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Mesenchymal stem cells (MSCs) exist in most adult tissues and have been located near or within blood vessels. Although “perivascular” has been commonly used to describe such locations, increasing evidence points at the vessel wall as the exact location. Thus, “vascular stem cells (VSCs)” is recommended as a more accurate term for MSCs. Furthermore, 2 cell populations, namely pericytes and adventitial progenitor cells (APCs), are the likely VSCs. The pericyte evidence relies on the so-called pericyte-specific markers, but none of these markers is pericyte specific. In addition, pericytes appear to be too functionally diverse and sophisticated to have a large differentiation capacity. On the other hand, APCs are more naïve functionally and, therefore, more akin to being VSCs. In vitro, these cells spontaneously differentiate into pericytes, and can be induced to differentiate into vascular cells (endothelial and smooth muscle cells) and mesenchymal cells (eg, bone, cartilage, and fat). In vivo, indirect evidence also points to their ability to differentiate into mesenchymal cells of their native tissue (eg, fat). Moreover, they possess a large paracrine capacity and, therefore, can help maintain tissue homeostasis by encouraging the replication and differentiation of mesenchymal cells locally. These proposed in vivo functions are areas of interest for future research on VSCs.
A recent study on vascular stem cells (VSCs)  has generated great interests in the media, many of which hailed the discovery of such cells. However, “vascular stem cells” as a biomedical term first appeared more than 10 years ago, and their existence in humans and experimental animals was demonstrated another decade earlier. Granted, these cells remain poorly understood and not well known even in the stem cell research field. There is, however, accumulating evidence that they are the de facto mesenchymal stem cells (MSCs) which have already entered the clinical trial arena. Thus, this review is intended to provide a definition for VSCs, discuss the evidence for the VSC-MSC connection, and propose a working model for VSC's role in tissue development and regeneration.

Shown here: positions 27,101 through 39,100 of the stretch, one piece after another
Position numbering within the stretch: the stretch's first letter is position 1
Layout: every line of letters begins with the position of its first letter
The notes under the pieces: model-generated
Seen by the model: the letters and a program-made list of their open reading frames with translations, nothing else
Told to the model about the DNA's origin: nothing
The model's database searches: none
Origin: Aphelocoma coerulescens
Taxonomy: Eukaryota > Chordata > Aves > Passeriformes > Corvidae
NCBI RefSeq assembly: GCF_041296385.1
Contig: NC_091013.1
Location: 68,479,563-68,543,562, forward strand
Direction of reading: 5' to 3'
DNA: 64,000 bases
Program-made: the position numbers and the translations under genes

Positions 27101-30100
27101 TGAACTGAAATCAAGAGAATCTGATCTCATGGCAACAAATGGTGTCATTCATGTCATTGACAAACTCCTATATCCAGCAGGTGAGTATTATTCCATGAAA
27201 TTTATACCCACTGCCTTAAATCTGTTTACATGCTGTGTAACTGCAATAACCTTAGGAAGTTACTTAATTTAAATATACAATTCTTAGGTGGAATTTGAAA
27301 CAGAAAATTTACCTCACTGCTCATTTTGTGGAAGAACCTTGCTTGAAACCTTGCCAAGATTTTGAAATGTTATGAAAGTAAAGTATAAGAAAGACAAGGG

Exhaustive search of the literature found the term “vascular stem cell” in some 30 articles. In most cases, it was, or at least seemed to have been, used casually or accidentally to denote any stem or stem-like cell that has a connection to the vascular system, be it blood or blood vessels. Thus, vastly different usages for the term “vascular stem cells” can be seen scattered in the literature. However, amid all these confusions, 2 articles each provided a definition. The first, which is concerned with angiogenesis and lymphangiogenesis, defined VSCs as “stem cells that can differentiate into endothelial or mural cells in the blood vessel wall” . The second, which is truly dedicated to the discussion of stem cells in the vasculature, defined VSC as “a putative self-renewing multipotent stem cell that gives rise to vascular lineages” . While the first definition seems more definitive (confinement to blood vessel wall), the term “mural cells” would require a separate definition. On the other hand, the second definition is vague in the sense that “vascular lineages” may not be confined to blood vessel walls. More importantly, both of these 2 definitions are missing the most critical element in the definition of VSCs; that is, they do not specify where these cells come from. Without this element, any stem cells, including those that have no direct vascular connection (eg, embryonic stem cells and epithelial stem cells), can be VSCs, as long as they can, or can be induced to, differentiate into vessel wall cells. Thus, in order to eliminate such ambiguities, “VSCs” is defined in this article as “cells that reside within the blood vessel wall and can differentiate into all of the cell types that constitute a functional blood vessel.” Specifically, the cell types that VSCs can differentiate into include endothelial cells and pericytes in the capillary, and additionally, smooth muscle and adventitial cells in larger vessels.